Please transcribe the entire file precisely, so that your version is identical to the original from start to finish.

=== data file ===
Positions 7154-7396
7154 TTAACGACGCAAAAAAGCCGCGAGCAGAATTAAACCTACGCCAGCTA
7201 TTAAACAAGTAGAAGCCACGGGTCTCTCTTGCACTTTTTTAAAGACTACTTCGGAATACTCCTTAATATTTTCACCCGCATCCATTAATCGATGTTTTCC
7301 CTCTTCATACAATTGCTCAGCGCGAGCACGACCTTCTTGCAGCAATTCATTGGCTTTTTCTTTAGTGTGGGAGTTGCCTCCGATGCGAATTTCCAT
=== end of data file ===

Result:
Positions 7154-7396
7154 TTAACGACGCAAAAAAGCCGCGAGCAGAATTAAACCTACGCCAGCTA
7201 TTAAACAAGTAGAAGCCACGGGTCTCTCTTGCACTTTTTTAAAGACTACTTCGGAATACTCCTTAATATTTTCACCCGCATCCATTAATCGATGTTTTCC
7301 CTCTTCATACAATTGCTCAGCGCGAGCACGACCTTCTTGCAGCAATTCATTGGCTTTTTCTTTAGTGTGGGAGTTGCCTCCGATGCGAATTTCCAT